The Essential Draining of the Swamp

Let’s Drain the Swamp!

“In the early days of our Republic, our nation’s capital was an actual swamp.”

Former Senator Jim Demint in his foreword to Drain the Swamp by Ken Buck, a Congressman representing Colorado.


The phrase “Drain the Swamp” has been used by the following individuals in the past decade and a half:

  • Winfield R. Gaylord (1870 – 1943) to describe the socialist desire to “drain” the “capitalist swamp”.
  • Victor L. Berger (1860 – 1929), who in his book Broadsides referred to changing the capitalist system as “drain[ing] the swamp”
  • Ronald Reagan, who called for “drain[ing] the swamp” of bureaucracy in the federal government in 1983.
  • Jessica Stern in “Preparing for a War on Terrorism”, Current History (November 2001) where she calls on the U.S. to see failing and failed states as sources and sanctuaries for terrorists and terrorism (the swamp) and to use foreign aid and soft power to combat them (the draining). Jessica Stern is an American scholar and academic on terrorism. Stern serves as a research professor at the Pardee School of Global Studies at Boston University. Earlier she had been a lecturer at Harvard University. She serves on the Hoover Institution Task Force on National Security and Law.
  • Pat Buchanan during his 2000 presidential campaign, when he invoked the saying in opposition to the dominant political parties: “Neither Beltway party is going to drain this swamp: it’s a protected wetland; they breed in it, they spawn in it”.
  • Nancy Pelosi in 2006 while announcing her 100 Hour Plan in response to more than a decade of Republican rule.
  • Donald Trump to describe his plan to fix problems in the federal government. Subsequent protests against the role of Goldman Sachs alumni in the Trump administration also used the phrase. (Wikipedia)


“Drain the Swamp” sounds fine. However, the phrase only works as a very suggestive and evocative metaphor until we take the time to define it. We must define it, before we can actually do it.

Let’s use the following definition offered by a prominent and respected representative of the Fair Tax movement: “The Swamp has five components. They are 1. Crony Capitalists, 2. Lobbyists, 3. Special Interest Groups, 4. Deep Staters, and 5. Politicians. “He also said that the recent (2017) federal income tax “fake reforms” are “of the swamp, by the swamp and for the swamp.”


  1. We do not want to get rid of all Capitalists. Capitalism is central to the American way of life. What we want to deter are Capitalists who make backroom deals to insure profits by aggressively manipulating the Markets at the expense of the American People. We cannot give American Capitalists a slap on the wrist and declare them “…too big to fail” when their machinations are inevitably revealed. If taxpayers are forced to “bail out” companies, then the companies are not truly private.


  1. Lobbyists exert an enormous, corrupting influence on Congressmen and women in Washington. If you fund it, they will come. We should give them all bus tickets home. Then we should make it illegal for any of known Lobbyist to attempt to influence any elected American Official in any way.


  1. Special Interest Groups should be allowed to make Presentations in the Public Forum as long as they do not hire known Lobbyists to manipulate the tenor of the Public Discussion. In the spirit of Government in the Sunshine, all meetings with any elected representatives should be videotaped and posted online. Busy taxpayers should be able to hire staff to help them promote a solution to an issue, but they should not be allowed to hire Spin Doctors.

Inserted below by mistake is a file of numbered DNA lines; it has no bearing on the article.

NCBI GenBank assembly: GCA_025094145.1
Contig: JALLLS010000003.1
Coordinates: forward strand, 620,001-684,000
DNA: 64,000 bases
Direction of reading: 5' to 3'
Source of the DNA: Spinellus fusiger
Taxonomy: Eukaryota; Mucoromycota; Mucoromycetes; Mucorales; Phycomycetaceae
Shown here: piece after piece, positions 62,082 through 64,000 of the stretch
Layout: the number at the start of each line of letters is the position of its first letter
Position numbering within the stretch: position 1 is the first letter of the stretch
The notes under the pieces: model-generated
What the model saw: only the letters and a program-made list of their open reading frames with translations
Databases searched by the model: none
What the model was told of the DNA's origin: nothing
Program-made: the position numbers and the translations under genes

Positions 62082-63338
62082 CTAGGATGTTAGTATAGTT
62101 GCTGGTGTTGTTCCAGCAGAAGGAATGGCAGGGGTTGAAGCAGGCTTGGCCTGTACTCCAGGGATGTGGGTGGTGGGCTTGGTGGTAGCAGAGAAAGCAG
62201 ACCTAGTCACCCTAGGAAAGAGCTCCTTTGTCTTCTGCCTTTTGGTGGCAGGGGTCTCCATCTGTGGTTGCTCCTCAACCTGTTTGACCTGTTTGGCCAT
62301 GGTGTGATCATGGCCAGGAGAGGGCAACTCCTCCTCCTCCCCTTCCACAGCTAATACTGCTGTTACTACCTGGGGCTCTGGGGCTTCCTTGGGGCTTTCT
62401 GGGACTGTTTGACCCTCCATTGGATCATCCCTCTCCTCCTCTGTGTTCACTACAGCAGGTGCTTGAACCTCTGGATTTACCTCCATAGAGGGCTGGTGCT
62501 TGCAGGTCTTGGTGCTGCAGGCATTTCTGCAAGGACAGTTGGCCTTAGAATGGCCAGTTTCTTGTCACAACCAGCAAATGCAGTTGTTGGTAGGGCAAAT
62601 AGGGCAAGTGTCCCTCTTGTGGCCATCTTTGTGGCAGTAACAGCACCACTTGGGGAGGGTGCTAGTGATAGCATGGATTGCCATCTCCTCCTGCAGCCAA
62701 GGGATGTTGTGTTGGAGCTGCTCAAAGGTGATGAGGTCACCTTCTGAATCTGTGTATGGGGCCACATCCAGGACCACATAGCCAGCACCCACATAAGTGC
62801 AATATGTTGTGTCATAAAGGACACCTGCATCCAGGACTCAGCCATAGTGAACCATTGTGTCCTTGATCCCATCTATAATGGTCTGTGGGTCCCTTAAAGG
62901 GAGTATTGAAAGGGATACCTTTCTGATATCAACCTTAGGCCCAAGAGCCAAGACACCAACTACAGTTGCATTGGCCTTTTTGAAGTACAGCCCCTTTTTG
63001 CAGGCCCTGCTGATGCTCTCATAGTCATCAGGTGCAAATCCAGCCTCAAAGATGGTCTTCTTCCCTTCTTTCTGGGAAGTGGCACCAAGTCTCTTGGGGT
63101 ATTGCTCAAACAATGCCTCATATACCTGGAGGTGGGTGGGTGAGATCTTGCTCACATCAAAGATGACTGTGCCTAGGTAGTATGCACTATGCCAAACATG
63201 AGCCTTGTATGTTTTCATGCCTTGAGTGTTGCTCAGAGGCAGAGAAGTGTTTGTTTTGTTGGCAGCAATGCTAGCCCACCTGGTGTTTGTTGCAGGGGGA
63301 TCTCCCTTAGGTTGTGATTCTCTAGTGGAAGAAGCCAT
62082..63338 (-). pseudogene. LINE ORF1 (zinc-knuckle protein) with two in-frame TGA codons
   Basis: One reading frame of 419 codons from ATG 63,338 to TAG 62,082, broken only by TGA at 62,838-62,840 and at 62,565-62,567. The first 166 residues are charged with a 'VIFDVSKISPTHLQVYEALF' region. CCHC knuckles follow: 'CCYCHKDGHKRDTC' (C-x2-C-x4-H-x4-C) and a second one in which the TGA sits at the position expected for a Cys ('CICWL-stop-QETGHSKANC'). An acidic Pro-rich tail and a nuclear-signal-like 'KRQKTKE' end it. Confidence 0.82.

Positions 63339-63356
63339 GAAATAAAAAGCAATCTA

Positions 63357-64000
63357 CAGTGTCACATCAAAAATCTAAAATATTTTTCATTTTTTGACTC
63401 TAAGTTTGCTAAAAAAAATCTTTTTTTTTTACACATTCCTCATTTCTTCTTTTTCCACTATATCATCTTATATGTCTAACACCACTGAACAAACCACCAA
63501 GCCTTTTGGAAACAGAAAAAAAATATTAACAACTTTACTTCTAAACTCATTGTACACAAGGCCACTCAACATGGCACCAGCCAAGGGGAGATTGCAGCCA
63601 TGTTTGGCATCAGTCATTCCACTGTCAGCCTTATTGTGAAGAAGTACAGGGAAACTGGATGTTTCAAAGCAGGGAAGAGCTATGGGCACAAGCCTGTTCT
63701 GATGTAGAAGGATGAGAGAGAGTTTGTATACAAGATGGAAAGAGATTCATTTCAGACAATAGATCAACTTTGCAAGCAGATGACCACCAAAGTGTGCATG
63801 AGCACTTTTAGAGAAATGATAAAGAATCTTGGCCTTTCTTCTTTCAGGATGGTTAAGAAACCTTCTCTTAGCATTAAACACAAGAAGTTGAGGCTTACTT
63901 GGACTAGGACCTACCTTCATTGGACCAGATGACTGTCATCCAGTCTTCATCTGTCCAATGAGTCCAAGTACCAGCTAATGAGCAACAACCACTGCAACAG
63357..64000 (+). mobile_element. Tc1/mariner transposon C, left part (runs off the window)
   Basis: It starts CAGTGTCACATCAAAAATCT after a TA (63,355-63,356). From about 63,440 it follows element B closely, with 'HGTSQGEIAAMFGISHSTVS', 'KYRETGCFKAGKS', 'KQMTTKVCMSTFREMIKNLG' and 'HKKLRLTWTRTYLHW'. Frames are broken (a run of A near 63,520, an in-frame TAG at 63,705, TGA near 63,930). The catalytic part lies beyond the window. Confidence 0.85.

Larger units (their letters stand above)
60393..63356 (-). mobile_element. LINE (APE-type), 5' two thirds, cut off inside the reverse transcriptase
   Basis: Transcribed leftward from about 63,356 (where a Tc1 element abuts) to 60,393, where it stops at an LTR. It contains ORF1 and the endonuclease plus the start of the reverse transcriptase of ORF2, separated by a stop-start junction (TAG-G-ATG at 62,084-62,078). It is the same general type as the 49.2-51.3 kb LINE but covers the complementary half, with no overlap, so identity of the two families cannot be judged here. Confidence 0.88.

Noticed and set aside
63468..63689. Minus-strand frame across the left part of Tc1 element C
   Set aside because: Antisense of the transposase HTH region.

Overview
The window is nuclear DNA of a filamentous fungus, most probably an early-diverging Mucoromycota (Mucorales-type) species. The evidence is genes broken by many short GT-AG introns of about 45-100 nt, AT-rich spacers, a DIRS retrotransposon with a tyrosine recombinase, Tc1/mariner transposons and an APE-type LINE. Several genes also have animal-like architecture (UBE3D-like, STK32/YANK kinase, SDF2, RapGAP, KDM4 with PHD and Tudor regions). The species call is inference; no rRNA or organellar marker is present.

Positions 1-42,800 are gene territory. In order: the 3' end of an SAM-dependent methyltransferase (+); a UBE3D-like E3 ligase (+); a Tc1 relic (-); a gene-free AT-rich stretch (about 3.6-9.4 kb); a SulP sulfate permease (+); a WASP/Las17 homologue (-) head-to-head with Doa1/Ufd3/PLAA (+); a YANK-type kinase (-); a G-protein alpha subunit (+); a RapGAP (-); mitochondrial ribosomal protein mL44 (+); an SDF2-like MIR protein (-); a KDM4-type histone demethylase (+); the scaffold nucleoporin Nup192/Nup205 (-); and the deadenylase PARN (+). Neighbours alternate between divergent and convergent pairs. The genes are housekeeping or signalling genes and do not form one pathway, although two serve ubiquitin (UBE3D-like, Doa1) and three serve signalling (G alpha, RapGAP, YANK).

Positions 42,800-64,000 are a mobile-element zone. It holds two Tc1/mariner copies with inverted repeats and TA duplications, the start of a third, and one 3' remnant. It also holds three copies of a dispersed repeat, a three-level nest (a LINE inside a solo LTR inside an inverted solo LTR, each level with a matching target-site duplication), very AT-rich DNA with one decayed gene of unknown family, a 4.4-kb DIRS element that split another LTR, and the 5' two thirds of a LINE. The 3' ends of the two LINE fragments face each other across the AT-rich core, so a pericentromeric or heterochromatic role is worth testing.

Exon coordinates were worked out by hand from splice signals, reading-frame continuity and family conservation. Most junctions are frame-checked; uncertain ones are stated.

1. Deep Staters is apparently a fairly new or re-popularized term that requires some definition all its own. Deep state was defined in 2014 by Mike Lofgren, a former Republican U.S. congressional aide, as “a hybrid association of elements of government and parts of top-level finance and industry that is effectively able to govern the United States without reference to the consent of the governed as expressed through the formal political process.” (Wikipedia) Donald Trump supporters use the term to refer to their allegations that intelligence officers and executive branch officials guide policy through leaking or other internal means. (Wikipedia) We can simplify a little by thinking of Deep Staters as any political operatives who attempt to manipulate the political discourse in secret and non-public ways. Only the actual American Security forces should be allowed to function in private. In President Dwight D. Eisenhower’s 1961 farewell address, he said, “In the councils of government, we must guard against the acquisition of unwarranted influence, whether sought or unsought, by the military-industrial complex. The potential for the disastrous rise of misplaced power exists and will persist.” Blaming the “military-industrial complex” seems in retrospect to be an unfortunate and misleading choice of words, but Former President Eisenhower’s warning against “unwarranted influence” is extremely important and timely today.


  1. Politicians are unavoidable. Anyone who runs for political office is a politician even if he or she foreswears the title. We do want to avoid corrupt politicians though, and Ken Buck’s book, Drain the Swamp, describes ways elected officials are corrupted as soon as they arrive in Washington. Our national representatives are sent to Washington to do the People’s work. They are not there to go to parties nor to soak up extravagant perks.